The Breakdown

Explaining Southern California's economy

California adds jobs, but August unemployment rate rises to 8.9 percent

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68523 full

California added more than 29,000 jobs in August, but that didn't make the state's unemployment rate better -- it rose slightly to 8.9 percent in August, up from 8.7 percent in July.

Job gains in August were in areas like construction, leisure, hospitality and financial services, according to a Bureau of Labor Statistics report released Friday.

California’s unemployment rate is still higher than the nation’s 7.3 percent rate.

The state's unemployment rate increased in part because  the labor force is shrinking, said Jerry Nickelsburg, senior economist with the UCLA Anderson Forecast. There's been a reduction in total employment and nationally, because some discouraged job seekers have stopped looking for work.

At the same time, Nickelsburg pointed out that California employers added more than 29,000 jobs, which the second highest amount of jobs added by any state in the nation in August. 

"We may be moving forward a little bit, but it may be one of these forward two steps, slide back one and a half," Nickelsburg said. "We're doing a little better than moving sideways but not tremendously."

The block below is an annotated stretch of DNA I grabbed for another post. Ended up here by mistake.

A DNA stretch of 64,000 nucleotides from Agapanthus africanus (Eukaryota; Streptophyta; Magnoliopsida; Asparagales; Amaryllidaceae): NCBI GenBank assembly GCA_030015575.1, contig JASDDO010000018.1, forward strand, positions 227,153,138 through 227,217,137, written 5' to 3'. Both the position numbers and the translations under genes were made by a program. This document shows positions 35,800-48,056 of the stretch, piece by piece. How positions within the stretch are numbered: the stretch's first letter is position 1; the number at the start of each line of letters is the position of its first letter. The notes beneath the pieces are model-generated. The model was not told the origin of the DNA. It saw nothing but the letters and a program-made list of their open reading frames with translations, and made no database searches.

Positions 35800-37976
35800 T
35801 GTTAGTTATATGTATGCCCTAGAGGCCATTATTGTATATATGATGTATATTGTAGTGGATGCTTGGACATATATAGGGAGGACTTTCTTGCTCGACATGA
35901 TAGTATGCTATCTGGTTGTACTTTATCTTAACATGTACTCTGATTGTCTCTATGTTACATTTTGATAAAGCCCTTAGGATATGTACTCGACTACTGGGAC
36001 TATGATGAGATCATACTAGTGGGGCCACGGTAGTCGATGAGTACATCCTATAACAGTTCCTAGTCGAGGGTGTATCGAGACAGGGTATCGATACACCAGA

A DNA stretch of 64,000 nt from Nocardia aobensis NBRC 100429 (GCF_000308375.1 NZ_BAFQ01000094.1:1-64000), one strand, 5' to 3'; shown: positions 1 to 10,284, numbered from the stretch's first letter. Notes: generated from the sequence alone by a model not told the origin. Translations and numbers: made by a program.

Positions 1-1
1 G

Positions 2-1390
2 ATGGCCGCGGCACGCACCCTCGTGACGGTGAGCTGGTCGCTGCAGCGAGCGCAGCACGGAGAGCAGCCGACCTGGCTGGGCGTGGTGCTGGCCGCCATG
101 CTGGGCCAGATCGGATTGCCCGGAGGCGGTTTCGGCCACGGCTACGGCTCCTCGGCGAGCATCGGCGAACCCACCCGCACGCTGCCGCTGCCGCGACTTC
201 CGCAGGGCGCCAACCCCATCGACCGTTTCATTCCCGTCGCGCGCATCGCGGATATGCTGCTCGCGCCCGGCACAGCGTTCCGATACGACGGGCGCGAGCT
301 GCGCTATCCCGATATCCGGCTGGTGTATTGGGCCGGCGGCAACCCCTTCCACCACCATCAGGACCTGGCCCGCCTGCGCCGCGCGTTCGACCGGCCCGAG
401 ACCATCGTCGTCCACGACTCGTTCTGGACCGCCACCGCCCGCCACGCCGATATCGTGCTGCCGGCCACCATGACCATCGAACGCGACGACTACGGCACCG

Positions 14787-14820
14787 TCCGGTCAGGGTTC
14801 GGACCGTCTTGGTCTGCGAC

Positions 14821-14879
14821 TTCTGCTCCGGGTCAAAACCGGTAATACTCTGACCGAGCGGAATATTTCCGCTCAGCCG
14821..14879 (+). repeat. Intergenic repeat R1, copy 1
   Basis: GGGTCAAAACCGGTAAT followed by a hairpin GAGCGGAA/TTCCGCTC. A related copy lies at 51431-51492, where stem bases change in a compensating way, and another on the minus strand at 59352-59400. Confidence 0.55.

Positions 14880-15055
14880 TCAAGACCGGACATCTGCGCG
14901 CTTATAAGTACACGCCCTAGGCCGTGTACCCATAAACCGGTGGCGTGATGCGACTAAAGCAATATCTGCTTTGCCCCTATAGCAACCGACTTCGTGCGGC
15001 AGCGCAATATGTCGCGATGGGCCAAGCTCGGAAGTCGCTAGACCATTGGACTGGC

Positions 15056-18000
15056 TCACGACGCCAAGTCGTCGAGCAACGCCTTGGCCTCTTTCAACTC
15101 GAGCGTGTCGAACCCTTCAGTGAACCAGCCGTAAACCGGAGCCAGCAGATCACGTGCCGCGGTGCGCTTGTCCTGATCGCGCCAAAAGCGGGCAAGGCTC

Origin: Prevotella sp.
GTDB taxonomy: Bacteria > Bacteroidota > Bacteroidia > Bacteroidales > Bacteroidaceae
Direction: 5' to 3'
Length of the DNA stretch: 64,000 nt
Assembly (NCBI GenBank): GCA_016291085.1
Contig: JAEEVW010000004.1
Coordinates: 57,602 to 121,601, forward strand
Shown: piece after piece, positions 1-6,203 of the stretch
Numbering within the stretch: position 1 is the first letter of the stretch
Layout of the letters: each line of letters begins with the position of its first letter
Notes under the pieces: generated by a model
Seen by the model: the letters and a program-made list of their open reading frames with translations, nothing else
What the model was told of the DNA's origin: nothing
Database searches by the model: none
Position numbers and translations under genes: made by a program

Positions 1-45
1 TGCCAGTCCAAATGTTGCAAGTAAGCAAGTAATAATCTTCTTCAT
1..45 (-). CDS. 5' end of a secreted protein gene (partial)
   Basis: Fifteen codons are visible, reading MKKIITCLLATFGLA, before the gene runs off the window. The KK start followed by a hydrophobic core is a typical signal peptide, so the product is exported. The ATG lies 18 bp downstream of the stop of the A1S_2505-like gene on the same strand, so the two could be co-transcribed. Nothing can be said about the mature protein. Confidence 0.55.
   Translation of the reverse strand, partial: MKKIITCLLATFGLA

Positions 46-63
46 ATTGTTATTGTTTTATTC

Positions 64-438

But local economists are predicting that the state’s unemployment rate will drop in a few years. The UCLA Anderson Forecast predicts the unemployment rate will drop to 6.7 percent by the fourth quarter of 2015.

Nickelsburg  told KPCC earlier this month that the economic recovery won’t be spread evenly across the state.

“The good news is that we are growing and that the rate of growth is going to increase,” Nickelsburg said. “The bad news is that we’re in our fifth year of recovery and we’re still not back to, in many cases, where we were in 2006.”

In the Los Angeles-Long Beach-Glendale area, the unemployment rate in August was 10.1 percent. That number is down from 10.9 percent a year earlier, in August 2012, but up slightly from  the area’s  9.9 percent unemployment rate in July 2013.

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